So seeing that I really want to expand beyond my boundaries, how do I get there?
If you had seen me running when I got to this part in my personal conversation you would have noticed a little of smile on my face, because when I think about expanding beyond my comfort zone, I always think about my two littlest friends. I have been working with them in their playrooms for a couple of years and we've built relationships based on love and trust. Their growth comes from constantly expanding their comfort zones. They work so hard for anything they do; running eleven miles is an easy task in comparison.

I ask the boys to spend two intense hours with me while I challenge the hell out of them, and they go and go and go... And then, when I go home, other people come and have them do another intense workout. If they can do that, I clearly should be able to conquer this plateau...!

Three miles into my run I feet strong and motivated. All the stress has disappeared from my body and I run the next eight miles as easy as could be.

Yay, I did it!
I finished the run in two hours which is perfectly aligned with my estimated time of two-and-a-half hours for a half marathon. My legs felt extra tired and I was physically slow all day, but my spirits were higher then ever (all day). I even fantasized about longer distances to run after my half marathon, something that I had put on a back burner for a while.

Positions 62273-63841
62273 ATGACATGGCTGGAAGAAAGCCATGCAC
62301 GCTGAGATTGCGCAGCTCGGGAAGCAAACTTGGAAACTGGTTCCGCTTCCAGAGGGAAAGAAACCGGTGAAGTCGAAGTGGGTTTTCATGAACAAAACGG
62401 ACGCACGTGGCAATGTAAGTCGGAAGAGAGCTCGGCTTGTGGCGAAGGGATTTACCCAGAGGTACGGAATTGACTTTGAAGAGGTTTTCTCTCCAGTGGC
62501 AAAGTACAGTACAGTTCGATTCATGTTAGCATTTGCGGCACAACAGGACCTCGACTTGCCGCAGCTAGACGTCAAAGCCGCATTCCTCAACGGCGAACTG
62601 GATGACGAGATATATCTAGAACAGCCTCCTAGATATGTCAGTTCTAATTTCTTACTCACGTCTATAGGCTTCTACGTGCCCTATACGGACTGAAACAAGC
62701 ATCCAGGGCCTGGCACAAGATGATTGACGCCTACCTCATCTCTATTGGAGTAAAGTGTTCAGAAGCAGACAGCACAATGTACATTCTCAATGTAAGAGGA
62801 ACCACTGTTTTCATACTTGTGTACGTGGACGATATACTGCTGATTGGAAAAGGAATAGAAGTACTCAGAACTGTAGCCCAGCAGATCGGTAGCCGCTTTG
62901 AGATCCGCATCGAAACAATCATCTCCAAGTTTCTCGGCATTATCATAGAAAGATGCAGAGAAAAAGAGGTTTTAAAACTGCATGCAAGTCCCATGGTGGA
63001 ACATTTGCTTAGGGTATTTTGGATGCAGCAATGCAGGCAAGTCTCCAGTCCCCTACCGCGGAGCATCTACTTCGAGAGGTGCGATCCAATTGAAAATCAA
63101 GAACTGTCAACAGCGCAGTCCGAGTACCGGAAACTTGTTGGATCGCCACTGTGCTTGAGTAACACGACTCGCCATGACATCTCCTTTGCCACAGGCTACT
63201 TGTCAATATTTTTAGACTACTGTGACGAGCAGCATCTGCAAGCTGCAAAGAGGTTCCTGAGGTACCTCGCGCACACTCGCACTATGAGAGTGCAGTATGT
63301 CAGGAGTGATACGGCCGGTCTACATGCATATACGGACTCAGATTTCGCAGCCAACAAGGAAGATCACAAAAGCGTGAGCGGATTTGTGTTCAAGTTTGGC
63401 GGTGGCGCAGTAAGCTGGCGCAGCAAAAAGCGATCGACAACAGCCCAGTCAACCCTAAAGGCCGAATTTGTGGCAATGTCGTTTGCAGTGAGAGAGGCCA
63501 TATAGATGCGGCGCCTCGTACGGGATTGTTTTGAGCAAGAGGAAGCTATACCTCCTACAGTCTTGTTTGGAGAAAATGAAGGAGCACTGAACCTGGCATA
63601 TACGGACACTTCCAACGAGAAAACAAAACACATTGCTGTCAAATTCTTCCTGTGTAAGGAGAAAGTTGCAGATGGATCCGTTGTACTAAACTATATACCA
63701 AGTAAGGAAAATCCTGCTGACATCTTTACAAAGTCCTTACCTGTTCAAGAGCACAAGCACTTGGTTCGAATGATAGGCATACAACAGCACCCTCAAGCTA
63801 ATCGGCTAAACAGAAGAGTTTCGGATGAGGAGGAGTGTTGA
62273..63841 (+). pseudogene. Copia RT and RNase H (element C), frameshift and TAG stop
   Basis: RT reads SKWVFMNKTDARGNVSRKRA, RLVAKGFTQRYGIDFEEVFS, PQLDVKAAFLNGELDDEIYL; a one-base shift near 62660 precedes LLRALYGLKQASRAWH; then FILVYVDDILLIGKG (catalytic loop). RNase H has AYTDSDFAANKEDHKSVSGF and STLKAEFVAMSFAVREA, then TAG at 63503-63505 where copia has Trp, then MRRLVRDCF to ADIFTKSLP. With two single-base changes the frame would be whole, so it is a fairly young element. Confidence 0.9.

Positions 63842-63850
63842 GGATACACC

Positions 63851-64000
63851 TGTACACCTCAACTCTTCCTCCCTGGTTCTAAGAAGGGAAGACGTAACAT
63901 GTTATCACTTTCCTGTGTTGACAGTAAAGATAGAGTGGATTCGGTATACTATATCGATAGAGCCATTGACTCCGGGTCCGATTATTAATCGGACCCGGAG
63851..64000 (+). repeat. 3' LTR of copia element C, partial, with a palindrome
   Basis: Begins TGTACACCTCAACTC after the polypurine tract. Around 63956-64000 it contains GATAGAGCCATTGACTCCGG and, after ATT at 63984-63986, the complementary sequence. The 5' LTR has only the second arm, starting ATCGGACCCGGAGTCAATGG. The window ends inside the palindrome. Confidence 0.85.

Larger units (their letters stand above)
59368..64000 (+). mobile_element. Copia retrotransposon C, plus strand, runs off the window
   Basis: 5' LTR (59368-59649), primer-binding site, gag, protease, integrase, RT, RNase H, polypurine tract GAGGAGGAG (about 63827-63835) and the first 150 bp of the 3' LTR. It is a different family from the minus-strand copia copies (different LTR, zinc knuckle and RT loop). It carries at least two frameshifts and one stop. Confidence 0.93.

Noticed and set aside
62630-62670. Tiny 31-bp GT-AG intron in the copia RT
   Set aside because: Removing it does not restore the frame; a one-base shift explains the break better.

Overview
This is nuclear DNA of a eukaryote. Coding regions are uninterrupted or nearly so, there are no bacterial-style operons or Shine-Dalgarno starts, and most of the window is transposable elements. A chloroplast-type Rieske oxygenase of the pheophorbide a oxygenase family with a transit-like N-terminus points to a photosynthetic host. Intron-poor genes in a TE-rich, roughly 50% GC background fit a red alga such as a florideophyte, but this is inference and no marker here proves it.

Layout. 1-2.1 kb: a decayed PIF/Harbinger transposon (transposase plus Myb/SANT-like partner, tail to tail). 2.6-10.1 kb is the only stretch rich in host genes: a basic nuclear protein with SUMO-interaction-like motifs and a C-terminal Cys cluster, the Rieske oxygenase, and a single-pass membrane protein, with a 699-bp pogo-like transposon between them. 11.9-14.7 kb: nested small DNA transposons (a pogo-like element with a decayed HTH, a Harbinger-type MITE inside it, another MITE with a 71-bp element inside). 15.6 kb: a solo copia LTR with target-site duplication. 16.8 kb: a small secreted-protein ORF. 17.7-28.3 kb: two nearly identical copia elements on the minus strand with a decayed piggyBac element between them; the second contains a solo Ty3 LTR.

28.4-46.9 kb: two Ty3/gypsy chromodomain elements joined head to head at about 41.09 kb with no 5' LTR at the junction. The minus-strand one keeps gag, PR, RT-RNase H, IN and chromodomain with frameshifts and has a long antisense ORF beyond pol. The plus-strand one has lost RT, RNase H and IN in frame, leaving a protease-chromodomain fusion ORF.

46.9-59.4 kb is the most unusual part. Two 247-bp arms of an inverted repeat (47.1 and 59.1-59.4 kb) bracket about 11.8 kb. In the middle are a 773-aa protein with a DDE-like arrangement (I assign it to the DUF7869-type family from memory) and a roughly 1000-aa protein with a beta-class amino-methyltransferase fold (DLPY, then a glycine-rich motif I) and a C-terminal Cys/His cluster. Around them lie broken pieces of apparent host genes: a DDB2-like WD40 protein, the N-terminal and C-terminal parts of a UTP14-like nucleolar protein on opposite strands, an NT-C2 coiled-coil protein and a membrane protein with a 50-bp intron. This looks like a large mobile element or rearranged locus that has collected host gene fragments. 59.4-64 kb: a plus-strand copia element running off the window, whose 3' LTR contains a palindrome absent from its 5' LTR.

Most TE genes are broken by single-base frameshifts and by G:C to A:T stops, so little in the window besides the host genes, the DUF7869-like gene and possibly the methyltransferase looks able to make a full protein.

I feel really good!

Happy Sunday,
Iris

PS: Sree, I hope this example explains better my ideas of the difference between a “doing thing” and a “dialoguing thing”. If I would have stopped at the beginning of the run because I was so uptight, I might never have run the complete distance and instead built up my fears of running longer distances. By deciding to do it anyway, I gave myself the space to explore using shortcuts and without going into judgments or fears. I easily found my way through the activity as part of the activity.

5 comments:

  1. GREAT, FANTASTIC, WELL DONE... how about aiming for "The Chapmans peak" in 3 yrs? I love that you did it - but I also love the comparison to your littlest friends.

    ReplyDelete
  2. Very very cool, Iris. I love the way you explained your thought process and how you worked through your issues as you ran. It seems like there was an element of ease throughout, even when you observed the nervousness and stress early on. Very good example for all of us as we work through our own plateaus.

    ReplyDelete
  3. Joy: The Chapmans peak? I had to google it. South Africa, that's very impressive. I probably need three years to prepare properly for that! Are you coming with me? XXX

    Faith: thanks for cheering me on!

    Sree: Yes, there was a comfort in my discomfort (probably fed by the belief that I could work it out while continuing my run). I feel this experience got me ready for the half marathon...

    ReplyDelete
  4. Well, if I can loose 5 kilo before christmas then I believe that I could do chapmans peak in 3 yrs. - and I would have time to get the money to make a long holiday...

    So I'll give you an answer before new years eve.

    ReplyDelete

Read, smile, think and post a message to let us know how this article inspired you...